Experts detail pros and cons of reverse mortgages on co-ops

With reverse mortgages recently becoming available to co-operative housing shareholders in the state of New York, a series of potential benefits and pitfalls should be explored by anyone considering engaging in such a loan while living in a co-op. This is according to a new column at New York real estate website Brick Underground.

With the recent passage of a law in the New York legislature and its signing by the governor, New York co-op residents will begin to have access to reverse mortgages in May and should understand all the details sufficiently before making a decision to proceed, the column reads.

“Those who qualify should make sure they understand the potential pros and cons of using this product,” it says. “A reverse mortgage is a type of home loan in which the bank pays the owner a monthly stipend based on the home’s value and the owner continues to live in their apartment.”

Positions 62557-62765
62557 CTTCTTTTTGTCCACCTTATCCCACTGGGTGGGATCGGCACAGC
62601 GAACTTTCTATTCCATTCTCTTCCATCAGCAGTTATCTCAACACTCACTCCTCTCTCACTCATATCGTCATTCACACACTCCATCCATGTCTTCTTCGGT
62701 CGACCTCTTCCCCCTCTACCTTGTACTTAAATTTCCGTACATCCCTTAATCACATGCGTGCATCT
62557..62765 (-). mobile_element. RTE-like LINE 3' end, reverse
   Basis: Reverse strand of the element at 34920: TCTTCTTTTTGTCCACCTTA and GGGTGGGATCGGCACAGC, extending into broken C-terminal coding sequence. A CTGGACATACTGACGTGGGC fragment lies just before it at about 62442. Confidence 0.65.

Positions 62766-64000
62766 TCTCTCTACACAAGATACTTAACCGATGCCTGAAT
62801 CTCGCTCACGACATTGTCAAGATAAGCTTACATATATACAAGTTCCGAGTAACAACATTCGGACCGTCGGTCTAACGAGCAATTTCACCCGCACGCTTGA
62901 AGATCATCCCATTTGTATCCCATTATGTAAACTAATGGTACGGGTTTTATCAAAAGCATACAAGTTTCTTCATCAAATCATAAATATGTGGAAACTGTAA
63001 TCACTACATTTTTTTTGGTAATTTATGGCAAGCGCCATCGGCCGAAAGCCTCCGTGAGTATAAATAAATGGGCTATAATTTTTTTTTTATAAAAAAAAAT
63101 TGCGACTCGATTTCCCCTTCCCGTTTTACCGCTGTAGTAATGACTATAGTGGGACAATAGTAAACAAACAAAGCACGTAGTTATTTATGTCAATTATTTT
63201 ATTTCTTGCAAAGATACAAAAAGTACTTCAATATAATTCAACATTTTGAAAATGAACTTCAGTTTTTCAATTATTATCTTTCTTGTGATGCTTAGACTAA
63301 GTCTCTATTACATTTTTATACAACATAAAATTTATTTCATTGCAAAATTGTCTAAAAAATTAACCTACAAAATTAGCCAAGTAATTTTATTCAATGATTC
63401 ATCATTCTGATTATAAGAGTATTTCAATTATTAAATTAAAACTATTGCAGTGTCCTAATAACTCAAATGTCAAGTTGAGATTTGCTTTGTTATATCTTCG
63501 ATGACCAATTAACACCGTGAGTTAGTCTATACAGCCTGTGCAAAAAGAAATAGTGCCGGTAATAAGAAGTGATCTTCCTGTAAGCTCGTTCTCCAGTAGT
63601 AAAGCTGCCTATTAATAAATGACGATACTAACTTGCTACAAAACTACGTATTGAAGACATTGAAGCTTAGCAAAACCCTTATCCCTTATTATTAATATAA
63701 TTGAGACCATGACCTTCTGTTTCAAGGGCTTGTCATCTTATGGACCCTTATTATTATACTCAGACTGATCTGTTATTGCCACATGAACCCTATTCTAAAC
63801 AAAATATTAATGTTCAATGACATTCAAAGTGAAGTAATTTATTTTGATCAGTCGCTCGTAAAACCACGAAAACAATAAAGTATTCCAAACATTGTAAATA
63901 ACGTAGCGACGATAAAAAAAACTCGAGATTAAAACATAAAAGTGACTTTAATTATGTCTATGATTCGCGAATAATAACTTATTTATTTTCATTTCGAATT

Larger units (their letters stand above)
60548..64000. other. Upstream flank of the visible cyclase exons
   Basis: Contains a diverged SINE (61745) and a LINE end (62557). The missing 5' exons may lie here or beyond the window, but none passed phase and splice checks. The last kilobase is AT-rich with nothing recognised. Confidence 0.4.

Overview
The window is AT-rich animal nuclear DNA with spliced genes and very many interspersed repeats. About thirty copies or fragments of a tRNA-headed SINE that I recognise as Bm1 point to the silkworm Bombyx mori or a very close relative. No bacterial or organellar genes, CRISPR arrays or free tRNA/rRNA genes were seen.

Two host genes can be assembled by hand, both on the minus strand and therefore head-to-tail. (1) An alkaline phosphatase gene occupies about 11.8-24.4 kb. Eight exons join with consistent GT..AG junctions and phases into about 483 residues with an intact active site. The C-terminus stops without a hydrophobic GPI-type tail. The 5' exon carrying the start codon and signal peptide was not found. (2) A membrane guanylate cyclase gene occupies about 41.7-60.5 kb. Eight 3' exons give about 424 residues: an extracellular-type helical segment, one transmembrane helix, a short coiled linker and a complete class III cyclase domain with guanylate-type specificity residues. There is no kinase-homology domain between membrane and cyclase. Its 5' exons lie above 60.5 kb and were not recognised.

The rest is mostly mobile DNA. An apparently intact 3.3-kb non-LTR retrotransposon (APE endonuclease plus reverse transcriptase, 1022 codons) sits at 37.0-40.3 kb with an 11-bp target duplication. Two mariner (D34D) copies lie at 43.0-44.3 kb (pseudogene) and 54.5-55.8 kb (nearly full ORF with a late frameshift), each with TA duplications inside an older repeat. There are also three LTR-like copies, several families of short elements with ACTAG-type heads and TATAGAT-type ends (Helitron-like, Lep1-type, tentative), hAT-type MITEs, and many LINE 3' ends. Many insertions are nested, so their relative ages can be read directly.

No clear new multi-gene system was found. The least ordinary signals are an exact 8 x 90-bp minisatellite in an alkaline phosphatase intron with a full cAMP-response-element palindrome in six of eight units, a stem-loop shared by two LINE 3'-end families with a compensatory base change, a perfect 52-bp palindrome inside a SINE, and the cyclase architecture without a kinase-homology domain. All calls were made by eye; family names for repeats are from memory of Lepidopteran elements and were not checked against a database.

If a co-op is being considered by a current co-op resident, they should discuss it with heirs and include the possibility that the co-op may not be available to them as an inheritance according to Andreas E. Christou, an attorney wth New York City-based firm Woods Lonergan.

“The downside to reverse mortgages, particularly with a cooperative, is that a property may increase in value, sometimes substantially, beyond the amount conferred by the reverse mortgage,” Christou tells the publication. “The reverse mortgage lender would be entitled to the property as well as any equity or increase in value, unless the reverse mortgage loan amount can be paid off in full, either by sale or otherwise.”

If the apartment is worth more than the loan balance upon the borrower’s death, heirs can sell the unit and pay off the balance while pocketing the rest of the money, according to Klara Madlin  of Klara Madlin Real Estate.

“It is very stressful for older people to have to move from homes they have lived in for many years,” she says.

Having a reverse mortgage as an option for co-op residents could have been a “life changer” for many elderly co-op shareholders “if it had been available in the past,” the column reads regarding Madlin’s expressions.

Read the column at Brick Underground.

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